11. "Complicated" Avril Lavigne

Pop 180 BPM Playlist 2

  1. "The Sign" Ace of Base
  2. "Show Me the Meaning of Being Lonely" Backstreet Boys
  3. "Mambo #5" Lou Bega
  4. "She's Been Good To Me" Marc Anthony
  5. "The Boys of Summer" Don Henley
  6. "Truly, Madly, Deeply" Savage Garden
  7. "If I Had a $1,000,000 Dollars" Barenaked Ladies
  8. "Head Over Feet" Alanis Morissette
  9. "Breakaway" Kelly Clarkson
  10. "Bye Bye Bye" NSYNC
  11. "Love Is a Battlefield" Pat Benatar

Rock Playlists

Rock music has an amazing ability to motivate you to increase your speed. There's something about its loudness that just makes you want to run faster.

Classic Rock Playlist

  1. "Runnin' Down a Dream" Tom Petty
  2. "Oh Darling" The Beatles
  3. "Modern Love" David Bowie
  4. "Don't Stop Me Now" Queen
  5. "Here Comes My Baby" Cat Stevens
  6. "Life Is a Highway" Tom Cochrane
  7. "Tusk" Fleetwood Mac
  8. "Every Little Thing She Does Is Magic" The Police
  9. "Message in a Bottle" The Police
  10. "Bright Side of the Road" Van Morrison
  11. "Paradise by the Dashboard Light" Meat Loaf
  12. "Jack and Diane" John Cougar Mellencamp
  13. "I Want It All" Queen

Hard Rock Playlist

  1. "I Only Want You" Eagles of Death Metal
  2. "Monkey Wrench" Foo Fighters
  3. "Alone Again Or" The Damned
  4. "The Reason" Hoobastank
  5. "Breaking the Law" Judas Priest
  6. "Rock and Roll" Led Zeppelin
  7. "Neat Neat Neat" The Damned
  8. "Pink" Aerosmith
  9. "The Boys are Back in Town" Thin Lizzy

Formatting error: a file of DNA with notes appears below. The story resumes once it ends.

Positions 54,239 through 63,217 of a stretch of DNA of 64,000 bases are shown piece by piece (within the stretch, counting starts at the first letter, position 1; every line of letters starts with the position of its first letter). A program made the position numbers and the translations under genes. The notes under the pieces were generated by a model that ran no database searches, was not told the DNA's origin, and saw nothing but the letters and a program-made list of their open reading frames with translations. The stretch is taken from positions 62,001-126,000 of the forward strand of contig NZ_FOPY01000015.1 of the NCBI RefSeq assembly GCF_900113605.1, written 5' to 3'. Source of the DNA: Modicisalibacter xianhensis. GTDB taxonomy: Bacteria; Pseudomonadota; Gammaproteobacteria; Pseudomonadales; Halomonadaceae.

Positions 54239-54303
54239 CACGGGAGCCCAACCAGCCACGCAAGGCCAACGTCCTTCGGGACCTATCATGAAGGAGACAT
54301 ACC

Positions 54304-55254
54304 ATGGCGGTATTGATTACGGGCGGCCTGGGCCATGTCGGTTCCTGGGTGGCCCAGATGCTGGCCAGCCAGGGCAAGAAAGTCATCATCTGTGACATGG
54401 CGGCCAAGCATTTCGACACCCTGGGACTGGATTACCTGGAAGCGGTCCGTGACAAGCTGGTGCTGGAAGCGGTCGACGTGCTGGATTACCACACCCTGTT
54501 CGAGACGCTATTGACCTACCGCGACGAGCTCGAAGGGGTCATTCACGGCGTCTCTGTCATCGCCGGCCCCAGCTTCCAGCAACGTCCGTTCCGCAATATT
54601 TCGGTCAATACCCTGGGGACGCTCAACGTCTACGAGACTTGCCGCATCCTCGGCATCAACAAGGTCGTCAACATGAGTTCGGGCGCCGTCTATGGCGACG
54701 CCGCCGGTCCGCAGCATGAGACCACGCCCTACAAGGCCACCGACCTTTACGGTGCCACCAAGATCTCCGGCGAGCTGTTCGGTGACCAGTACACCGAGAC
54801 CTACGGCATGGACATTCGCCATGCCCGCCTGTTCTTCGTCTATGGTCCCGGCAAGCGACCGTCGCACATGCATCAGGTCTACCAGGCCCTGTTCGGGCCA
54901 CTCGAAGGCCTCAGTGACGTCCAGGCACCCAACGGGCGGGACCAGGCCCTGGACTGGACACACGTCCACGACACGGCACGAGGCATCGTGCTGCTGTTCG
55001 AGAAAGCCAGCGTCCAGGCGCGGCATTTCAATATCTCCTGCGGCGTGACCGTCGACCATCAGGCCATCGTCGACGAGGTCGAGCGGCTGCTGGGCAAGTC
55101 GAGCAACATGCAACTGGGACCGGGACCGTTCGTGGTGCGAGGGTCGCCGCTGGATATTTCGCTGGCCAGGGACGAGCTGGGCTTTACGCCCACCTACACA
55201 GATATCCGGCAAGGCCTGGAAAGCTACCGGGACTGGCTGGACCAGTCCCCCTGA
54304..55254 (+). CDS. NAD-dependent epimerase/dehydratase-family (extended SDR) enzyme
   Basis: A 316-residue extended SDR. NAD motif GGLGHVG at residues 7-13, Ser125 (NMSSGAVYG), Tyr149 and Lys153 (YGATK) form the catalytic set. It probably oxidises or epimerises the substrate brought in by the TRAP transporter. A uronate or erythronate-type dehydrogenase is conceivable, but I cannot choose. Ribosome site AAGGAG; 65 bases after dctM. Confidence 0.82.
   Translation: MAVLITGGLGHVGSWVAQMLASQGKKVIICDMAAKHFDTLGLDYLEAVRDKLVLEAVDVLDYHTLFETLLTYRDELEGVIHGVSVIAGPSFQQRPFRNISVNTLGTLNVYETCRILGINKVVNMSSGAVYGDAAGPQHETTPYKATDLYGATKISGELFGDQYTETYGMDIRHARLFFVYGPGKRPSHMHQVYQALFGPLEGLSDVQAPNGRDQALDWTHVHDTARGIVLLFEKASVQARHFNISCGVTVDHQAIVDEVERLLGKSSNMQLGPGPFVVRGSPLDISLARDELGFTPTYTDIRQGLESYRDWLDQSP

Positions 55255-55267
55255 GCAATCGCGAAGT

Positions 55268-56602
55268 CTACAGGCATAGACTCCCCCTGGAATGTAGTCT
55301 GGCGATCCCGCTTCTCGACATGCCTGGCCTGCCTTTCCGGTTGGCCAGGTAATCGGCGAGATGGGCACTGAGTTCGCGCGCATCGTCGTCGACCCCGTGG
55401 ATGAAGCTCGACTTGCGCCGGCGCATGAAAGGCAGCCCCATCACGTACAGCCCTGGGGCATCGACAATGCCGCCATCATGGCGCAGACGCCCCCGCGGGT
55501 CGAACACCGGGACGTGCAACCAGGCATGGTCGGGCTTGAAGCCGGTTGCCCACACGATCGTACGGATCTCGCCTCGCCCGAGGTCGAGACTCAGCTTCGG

10. "Collection of Goods" Collective Soul
  11. "Suzanne" Journey

Country Running Playlist

While some country songs are slow, there are still plenty of options to choose from that are face-paced enough to inspire you to run just a little bit harder.

  1. "Good Run of Bad Luck" Clint Black
  2. "Just Don't Happen Twice" Kenny Chesney
  3. "Chattahoochee" Alan Jackson
  4. "Goin' Through the Big D" Mark Chesnutt
  5. "Our Song" Taylor Swift
  6. "Standing Out in a Crowd" Trisha Yearwood
  7. "American Child" Phil Vassar
  8. "Bing Bang Boom" Highway 101
  9. "It's a Little Too Late" Mark Chesnutt
  10. "Carry On" Pat Green
  11. "Boogie Back to Texas" Asleep at the Wheel
  12. "The Girl You Left Me For" Deana Carter

Use Music BPM to Improve Your Speed

If you want to improve your running speed, listening to music whenever you hit the treadmill, pavement, track, or running trail can help you achieve this goal. There's something about hearing your favorite songs that can push you to the next level.

Once you become more familiar with your natural cadence, you can gradually add faster paced songs to your playlist so you continue to progress. If you're feeling adventurous, you may even want to incorporate songs from other genres.

A Word From Verywell

Go through your music library and pick out the songs that you feel will motivate you to run. There are also online tools available that can help you identify how many beats per minute a song has, making it easier to build your own personalized running playlists.

2 Sources
Verywell Fit uses only high-quality sources, including peer-reviewed studies, to support the facts within our articles. Read our editorial process to learn more about how we fact-check and keep our content accurate, reliable, and trustworthy.
  1. Schubert AG, Kempf J, Heiderscheit BC. Influence of stride frequency and length on running mechanics: a systematic review. Sports Health. 2014;6(3):210-7. doi:10.1177/1941738113508544

  2. van Ooeveren BT, de Ruiter CJ, Beek PJ, van Dieën JH. Optimal stride frequencies in running at different speeds. PLoS ONE. 2017;12(10):e0184273. doi:10.1371/journal.pone.0184273

By Christine Luff, ACE-CPT
Christine Many Luff is a personal trainer, fitness nutrition specialist, and Road Runners Club of America Certified Coach.